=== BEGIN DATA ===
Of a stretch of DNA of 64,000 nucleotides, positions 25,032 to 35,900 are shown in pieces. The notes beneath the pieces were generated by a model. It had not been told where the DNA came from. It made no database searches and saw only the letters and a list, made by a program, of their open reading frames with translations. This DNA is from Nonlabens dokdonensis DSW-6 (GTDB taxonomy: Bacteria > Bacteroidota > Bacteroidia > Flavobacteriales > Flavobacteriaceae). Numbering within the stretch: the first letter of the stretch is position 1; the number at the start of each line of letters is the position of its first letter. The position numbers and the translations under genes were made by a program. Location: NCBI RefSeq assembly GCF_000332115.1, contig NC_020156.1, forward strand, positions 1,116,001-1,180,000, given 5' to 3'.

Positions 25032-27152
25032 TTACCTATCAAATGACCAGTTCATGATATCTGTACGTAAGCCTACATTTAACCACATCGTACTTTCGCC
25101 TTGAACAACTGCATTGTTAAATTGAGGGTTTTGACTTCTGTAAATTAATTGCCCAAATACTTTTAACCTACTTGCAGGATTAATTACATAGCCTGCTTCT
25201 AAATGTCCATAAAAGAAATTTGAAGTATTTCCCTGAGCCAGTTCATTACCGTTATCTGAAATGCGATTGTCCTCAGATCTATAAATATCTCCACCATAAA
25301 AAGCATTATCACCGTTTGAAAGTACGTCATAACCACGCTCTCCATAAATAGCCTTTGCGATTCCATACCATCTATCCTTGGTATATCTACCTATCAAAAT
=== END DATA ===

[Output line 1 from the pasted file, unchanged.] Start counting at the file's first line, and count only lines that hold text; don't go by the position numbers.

Of a stretch of DNA of 64,000 nucleotides, positions 25,032 to 35,900 are shown in pieces. The notes beneath the pieces were generated by a model. It had not been told where the DNA came from. It made no database searches and saw only the letters and a list, made by a program, of their open reading frames with translations. This DNA is from Nonlabens dokdonensis DSW-6 (GTDB taxonomy: Bacteria > Bacteroidota > Bacteroidia > Flavobacteriales > Flavobacteriaceae). Numbering within the stretch: the first letter of the stretch is position 1; the number at the start of each line of letters is the position of its first letter. The position numbers and the translations under genes were made by a program. Location: NCBI RefSeq assembly GCF_000332115.1, contig NC_020156.1, forward strand, positions 1,116,001-1,180,000, given 5' to 3'.